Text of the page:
- Windows Mobile 5
- built-in QWERTY keyboard
- swivelling landscape/portrait screen
- Wi-Fi and Bluetooth integrated
- 3G support
- bigger than the average Pocket PC
- keyboard is too small for touch typing
- SIM required for 3G or GSM/GPRS use
The JASJAR from i-mate is a clamshell-format Pocket PC/phone that's very similar to O2's Xda Exec and Orange's SPV M5000 (all of these devices -- as well as T-Mobile's MDA Pro and Vodafone's VDA IV -- are based on the HTC Universal). Uniquely, the JASJAR is available operator- and SIM-free, albeit at a hefty £634.95 (inc. VAT) from Expansys.
If you've read our reviews of the O2 Xda Exec or Orange SPV M5000, you'll be aware of the flexible clamshell design of this Windows Mobile 5 device. Briefly, in the JASJAR opens, notebook-style to reveal a VGA-resolution screen and a small QWERTY keyboard; the screen also swivels, Tablet-PC-style, through 180 degrees and lays flat on the keyboard, where it faces outwards in traditional Pocket PC mode.
Although it's bigger and heavier than most Pocket PC/phone combos, you do get a reasonably usable keyboard for low-level data entry, while the JASJAR's utility as a communication device is boosted if you use a Bluetooth headset.
The JASJAR supports 3G, but its SIM-free availability means that it's most likely to be used by those looking for the clamshell Pocket PC concept in a GSM/GPRS-capable device. As well as testing with a standard SIM, we used the device with a 3G SIM, and it functioned perfectly straight away -- there was no need for any configuration.
Like the Xda Exec and SPV M5000, the JASJAR has a top-end specification. Windows Mobile 5, 128MB of Flash ROM and 64MB of SDRAM (expandable via SD card) mark this device out as a cutting edge handheld, while both Bluetooth and Wi-Fi (802.11b) -- pretty much a requirement for professional users -- are integrated. Bluetooth is especially significant, as it's much more convenient to make voice calls via a Bluetooth headset than by holding this bulky device to your ear.
The Flash memory is non-volatile, so your data won’t be lost if the removable Li-ion battery fully depletes. However, not all of the 128MB is available to the user. After a hard reset, our JASJAR reported a total of 59.11MB of available ROM. This is less than the SPV M5000, and is a result of i-mate’s bigger complement of pre-installed software.
This inlcudes the ClearVue PDF viewer and a Zip manager, along with Java support -- all of which we have seen in other HTC Universal-based handhelds. However, i-mate adds two further extras: the Skype client for Pocket PC and eTrust’s antivirus software. On connecting to our Skype account via a wireless router, the client was populated with contacts automatically, and it was straightforward to make VoIP calls.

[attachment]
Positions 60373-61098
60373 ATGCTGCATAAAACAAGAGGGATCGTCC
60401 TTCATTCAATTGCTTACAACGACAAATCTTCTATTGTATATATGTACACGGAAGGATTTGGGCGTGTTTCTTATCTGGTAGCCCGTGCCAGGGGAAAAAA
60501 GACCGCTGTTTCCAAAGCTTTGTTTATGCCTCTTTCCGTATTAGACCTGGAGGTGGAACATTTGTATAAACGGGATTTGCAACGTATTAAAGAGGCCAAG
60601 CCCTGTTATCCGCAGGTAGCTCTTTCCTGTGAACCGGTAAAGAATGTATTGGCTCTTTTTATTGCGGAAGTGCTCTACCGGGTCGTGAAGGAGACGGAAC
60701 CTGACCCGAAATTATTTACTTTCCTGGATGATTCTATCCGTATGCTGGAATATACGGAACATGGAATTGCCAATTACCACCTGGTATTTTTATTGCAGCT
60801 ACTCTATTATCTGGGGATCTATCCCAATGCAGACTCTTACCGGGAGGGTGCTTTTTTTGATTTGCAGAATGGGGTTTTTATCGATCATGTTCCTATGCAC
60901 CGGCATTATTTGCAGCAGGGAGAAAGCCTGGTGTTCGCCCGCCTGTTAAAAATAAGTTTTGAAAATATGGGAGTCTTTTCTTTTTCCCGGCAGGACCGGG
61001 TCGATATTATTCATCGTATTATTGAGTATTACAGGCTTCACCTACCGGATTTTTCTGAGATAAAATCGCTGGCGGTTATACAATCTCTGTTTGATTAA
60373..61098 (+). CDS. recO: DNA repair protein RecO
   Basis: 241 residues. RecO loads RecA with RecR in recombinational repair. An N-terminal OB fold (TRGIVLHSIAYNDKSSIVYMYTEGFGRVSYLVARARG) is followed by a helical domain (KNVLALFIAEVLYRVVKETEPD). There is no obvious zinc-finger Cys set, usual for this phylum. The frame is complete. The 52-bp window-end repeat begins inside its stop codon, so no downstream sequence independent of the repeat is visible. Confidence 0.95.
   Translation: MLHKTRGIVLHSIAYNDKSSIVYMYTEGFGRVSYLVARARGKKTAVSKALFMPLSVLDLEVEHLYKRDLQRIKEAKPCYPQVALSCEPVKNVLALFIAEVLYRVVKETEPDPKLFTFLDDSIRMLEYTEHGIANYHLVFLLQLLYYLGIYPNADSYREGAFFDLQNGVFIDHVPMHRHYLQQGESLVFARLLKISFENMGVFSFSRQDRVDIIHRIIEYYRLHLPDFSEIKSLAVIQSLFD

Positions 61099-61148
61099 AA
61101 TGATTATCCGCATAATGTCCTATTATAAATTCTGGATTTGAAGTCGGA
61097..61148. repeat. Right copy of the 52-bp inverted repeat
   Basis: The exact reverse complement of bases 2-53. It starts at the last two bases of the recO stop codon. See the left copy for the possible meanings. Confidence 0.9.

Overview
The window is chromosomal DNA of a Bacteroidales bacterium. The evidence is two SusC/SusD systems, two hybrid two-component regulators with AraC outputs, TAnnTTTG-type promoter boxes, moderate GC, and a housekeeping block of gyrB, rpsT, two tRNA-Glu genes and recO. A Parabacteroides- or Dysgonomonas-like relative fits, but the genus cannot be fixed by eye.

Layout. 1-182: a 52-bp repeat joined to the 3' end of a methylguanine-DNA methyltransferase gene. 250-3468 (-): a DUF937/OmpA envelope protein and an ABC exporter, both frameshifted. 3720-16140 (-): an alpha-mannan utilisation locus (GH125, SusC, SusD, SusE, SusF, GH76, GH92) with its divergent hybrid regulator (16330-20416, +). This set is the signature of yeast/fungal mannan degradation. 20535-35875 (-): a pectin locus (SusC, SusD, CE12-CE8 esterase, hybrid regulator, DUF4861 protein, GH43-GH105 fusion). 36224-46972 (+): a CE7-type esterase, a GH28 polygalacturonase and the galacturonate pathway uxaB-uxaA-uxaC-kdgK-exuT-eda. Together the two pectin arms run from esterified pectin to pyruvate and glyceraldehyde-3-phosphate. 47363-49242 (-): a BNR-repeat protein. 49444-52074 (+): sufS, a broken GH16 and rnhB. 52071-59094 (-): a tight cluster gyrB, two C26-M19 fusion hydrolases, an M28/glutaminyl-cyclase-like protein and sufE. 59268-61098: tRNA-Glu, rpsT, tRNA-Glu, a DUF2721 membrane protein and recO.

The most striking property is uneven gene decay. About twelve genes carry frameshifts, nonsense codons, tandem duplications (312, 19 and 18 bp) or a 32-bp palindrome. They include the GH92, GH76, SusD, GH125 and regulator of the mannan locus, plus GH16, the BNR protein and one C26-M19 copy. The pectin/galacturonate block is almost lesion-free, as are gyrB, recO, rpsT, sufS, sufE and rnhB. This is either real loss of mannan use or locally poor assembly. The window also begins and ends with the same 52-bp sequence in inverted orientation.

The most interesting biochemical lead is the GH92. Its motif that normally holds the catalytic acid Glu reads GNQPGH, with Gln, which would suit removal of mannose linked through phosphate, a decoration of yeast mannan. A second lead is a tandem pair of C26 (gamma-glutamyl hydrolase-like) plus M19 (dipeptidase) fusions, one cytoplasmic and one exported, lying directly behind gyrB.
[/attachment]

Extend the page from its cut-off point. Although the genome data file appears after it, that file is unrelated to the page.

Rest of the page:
Although the JASJAR and its brethren are aimed at professionals, there's a pair of stereo speakers on the front (in clamshell mode) or right edge (in portrait mode). These are somewhat incongruous, and don’t produce particularly good audio quality. There are two built-in cameras: a 1.3 megapixel unit on the back for stills and video, and another sitting next to the screen for making video calls over a 3G connection.
The screen, a 3.6in. VGA-resolution transflective TFT, is excellent. The JASJAR is the third device of its kind that we've reviewed, and we still find the screen one of the hardware's most impressive features.
For a detailed assessment of this device's performance issues, look at our reviews of the O2 Xda Exec and Orange SPV M5000, as the JASJAR is very similar. We would only add here that the built-in Skype client is potentially very useful, and if you are already a VoIP user it's simple to get up and running. We would also stress that the keyboard is not appropriate for fast or touch typing.
Battery life is quoted as 5-8 hours of GSM talk and 2-4 hours of 3G performance. Our battery rundown test involved the constant play of MP3 music with the screen forced to stay on. We got 5 hours and 15 minutes of music and a total of 5 hours 56 minutes of battery life. That's comparable to the results from Orange's SPV M5000, and acceptable for a Pocket PC handheld.
Like its close relations, i-mate's JASJAR is a very impressive Pocket PC/phone combo, although you shouldn't expect too much from the keyboard. If you want the benefits of the flexible clamshell design but don’t need 3G, it could be a viable option, despite the high cost of purchase.